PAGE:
In most cases, third-degree burns are caused by:
Symptoms can occur a bit differently in each child. Symptoms can include skin that is:
The symptoms of a third-degree burn can be like other health conditions. Make sure your child sees his or her healthcare provider for a diagnosis.
Treatment will depend on your child’s symptoms, age, and general health. It will also depend on how severe the condition is. A child will usually be treated in a hospital unit that specializes in burns.
Treatment for a third-degree burn will depend on the severity of the burn. Burn severity is determined by:
Treatment for a third-degree burn may include:
A large third-degree burn heals slowly. After the burn heals, surgery may be needed. This is done to improve the ability to move, and to remove and repair scarred skin.
In some cases, skin grafting may be needed to close or cover the burn. A skin graft is a piece of healthy skin from one part of the body that is removed and put on an area that needs skin. The burn area that’s covered is called the graft site. The area where a piece of skin is taken is called the donor site. After a skin graft, the donor site looks like a scrape. After a skin graft:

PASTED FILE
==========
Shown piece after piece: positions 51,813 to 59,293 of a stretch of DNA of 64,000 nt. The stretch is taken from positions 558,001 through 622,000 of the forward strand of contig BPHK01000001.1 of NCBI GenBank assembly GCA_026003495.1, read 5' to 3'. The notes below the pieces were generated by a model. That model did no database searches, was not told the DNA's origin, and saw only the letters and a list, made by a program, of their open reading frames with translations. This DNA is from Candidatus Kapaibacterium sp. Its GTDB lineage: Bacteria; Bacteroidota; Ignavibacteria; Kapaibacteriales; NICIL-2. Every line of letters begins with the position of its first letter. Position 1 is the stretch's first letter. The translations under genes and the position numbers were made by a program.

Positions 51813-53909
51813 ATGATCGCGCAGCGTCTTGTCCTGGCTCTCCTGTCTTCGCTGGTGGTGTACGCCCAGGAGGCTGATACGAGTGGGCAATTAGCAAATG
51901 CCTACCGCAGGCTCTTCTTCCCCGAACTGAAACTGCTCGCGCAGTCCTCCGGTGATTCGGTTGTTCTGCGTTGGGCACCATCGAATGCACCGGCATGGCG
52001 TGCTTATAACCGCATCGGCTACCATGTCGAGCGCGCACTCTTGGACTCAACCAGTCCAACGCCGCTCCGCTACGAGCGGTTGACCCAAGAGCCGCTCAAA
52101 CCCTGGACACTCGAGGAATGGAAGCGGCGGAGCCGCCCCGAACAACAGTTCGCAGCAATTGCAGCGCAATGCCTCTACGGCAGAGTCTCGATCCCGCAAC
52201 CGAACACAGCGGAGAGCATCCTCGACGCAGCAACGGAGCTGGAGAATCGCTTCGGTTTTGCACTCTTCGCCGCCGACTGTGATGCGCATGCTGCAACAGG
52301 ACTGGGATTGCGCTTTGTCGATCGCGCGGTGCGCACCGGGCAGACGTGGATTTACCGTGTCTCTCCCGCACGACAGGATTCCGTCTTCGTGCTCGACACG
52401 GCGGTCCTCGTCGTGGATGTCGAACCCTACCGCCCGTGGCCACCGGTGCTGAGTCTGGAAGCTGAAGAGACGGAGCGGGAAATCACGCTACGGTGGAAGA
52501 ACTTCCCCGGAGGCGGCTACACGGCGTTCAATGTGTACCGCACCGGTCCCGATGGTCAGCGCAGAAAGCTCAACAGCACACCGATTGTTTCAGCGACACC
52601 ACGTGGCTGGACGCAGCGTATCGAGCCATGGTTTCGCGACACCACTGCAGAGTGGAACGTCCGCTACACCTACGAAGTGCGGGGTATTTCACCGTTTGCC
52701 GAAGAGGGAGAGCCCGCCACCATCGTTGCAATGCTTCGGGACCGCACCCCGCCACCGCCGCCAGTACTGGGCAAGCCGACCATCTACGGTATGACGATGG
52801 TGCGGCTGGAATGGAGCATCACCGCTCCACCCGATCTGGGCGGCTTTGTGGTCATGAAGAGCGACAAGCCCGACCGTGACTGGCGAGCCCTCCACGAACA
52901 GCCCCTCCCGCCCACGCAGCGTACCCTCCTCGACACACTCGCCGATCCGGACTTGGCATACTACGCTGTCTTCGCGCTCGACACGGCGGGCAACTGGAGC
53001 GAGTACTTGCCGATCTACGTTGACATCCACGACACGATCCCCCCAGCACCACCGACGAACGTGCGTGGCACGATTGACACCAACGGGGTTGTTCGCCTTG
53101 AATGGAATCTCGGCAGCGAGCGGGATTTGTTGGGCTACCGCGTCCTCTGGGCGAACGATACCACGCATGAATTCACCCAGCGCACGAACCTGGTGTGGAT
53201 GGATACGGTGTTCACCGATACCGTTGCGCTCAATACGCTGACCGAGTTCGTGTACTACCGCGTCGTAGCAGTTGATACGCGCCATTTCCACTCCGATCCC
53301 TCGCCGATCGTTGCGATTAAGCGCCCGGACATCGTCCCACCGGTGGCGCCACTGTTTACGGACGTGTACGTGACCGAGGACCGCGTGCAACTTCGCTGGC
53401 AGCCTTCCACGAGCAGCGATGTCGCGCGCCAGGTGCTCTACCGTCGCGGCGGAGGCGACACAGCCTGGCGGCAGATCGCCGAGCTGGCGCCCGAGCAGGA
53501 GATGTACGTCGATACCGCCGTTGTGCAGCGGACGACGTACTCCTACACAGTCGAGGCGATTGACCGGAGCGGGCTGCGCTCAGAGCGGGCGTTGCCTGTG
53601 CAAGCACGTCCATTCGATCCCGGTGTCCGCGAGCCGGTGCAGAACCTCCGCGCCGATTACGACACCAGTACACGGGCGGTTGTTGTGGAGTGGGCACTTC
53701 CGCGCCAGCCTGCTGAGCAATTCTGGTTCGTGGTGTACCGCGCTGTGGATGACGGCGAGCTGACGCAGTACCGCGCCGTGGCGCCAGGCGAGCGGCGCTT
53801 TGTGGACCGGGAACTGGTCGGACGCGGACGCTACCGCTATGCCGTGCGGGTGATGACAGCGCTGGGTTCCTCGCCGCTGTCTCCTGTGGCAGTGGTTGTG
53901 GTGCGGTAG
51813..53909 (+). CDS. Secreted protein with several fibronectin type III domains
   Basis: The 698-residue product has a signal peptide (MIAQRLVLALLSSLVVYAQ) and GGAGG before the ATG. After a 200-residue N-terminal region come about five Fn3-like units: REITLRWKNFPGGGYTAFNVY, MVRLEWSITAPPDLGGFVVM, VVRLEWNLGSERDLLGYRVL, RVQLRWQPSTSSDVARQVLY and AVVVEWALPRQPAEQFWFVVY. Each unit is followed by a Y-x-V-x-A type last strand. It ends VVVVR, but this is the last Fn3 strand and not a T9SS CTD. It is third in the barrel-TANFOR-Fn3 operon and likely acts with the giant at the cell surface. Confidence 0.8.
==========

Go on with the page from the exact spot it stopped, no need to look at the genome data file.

Possible complications can include:
The following are some of ways to prevent burns in children:
Your child will receive treatment for a long period of time after a third-degree burn. Preventing and treating complications such as scars and contractures are part of ongoing care. Care may include:
Call your child's healthcare provider if your child has:
Tips to help you get the most from a visit to your child’s healthcare provider:
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